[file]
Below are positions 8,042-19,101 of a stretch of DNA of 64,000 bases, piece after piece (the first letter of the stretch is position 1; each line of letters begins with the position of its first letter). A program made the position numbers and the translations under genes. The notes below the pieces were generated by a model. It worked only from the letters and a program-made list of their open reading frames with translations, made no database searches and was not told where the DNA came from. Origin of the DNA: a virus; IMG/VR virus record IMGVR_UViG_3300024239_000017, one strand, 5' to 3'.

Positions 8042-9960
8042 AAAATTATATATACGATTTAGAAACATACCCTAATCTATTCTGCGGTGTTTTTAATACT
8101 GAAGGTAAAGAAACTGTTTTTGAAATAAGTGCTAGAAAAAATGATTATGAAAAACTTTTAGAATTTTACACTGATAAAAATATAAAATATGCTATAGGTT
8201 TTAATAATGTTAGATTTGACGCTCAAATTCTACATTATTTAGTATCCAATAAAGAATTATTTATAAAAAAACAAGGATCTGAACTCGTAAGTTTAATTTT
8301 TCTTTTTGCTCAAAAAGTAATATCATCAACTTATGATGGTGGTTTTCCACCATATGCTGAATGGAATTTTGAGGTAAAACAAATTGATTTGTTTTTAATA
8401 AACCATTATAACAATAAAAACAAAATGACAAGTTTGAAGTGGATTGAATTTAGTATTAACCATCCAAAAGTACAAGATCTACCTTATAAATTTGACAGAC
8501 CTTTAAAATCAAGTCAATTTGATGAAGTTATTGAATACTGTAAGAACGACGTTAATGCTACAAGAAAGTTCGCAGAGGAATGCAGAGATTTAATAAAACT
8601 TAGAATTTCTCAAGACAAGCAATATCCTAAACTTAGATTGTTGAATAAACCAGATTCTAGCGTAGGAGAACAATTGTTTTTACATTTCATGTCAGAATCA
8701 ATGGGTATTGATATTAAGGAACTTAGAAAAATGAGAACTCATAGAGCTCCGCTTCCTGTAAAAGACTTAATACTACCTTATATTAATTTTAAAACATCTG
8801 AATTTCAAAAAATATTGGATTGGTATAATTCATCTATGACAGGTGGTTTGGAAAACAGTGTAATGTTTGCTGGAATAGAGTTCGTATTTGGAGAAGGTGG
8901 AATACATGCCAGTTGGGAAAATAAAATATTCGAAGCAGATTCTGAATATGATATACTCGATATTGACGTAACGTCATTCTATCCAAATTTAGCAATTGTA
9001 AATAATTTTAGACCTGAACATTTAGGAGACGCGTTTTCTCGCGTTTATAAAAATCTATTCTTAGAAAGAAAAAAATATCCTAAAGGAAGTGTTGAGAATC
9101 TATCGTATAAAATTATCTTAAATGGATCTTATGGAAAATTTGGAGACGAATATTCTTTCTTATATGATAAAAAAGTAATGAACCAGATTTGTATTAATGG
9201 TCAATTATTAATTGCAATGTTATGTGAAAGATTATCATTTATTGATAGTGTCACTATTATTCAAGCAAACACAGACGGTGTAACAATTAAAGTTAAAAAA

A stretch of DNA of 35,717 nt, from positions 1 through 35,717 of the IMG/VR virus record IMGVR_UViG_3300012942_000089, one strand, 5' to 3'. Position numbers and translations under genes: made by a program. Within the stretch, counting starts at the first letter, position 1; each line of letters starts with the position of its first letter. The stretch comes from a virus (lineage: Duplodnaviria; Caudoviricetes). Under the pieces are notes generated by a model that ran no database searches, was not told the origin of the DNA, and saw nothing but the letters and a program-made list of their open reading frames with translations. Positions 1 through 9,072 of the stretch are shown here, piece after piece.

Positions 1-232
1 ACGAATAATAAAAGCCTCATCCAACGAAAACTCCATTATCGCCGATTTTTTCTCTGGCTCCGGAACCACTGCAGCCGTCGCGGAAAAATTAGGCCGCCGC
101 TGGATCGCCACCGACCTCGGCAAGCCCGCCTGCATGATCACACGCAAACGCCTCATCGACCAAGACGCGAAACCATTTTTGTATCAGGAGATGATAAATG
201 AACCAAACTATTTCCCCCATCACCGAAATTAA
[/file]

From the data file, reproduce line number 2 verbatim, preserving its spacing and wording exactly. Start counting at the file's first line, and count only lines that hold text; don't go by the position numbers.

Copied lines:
Positions 8042-9960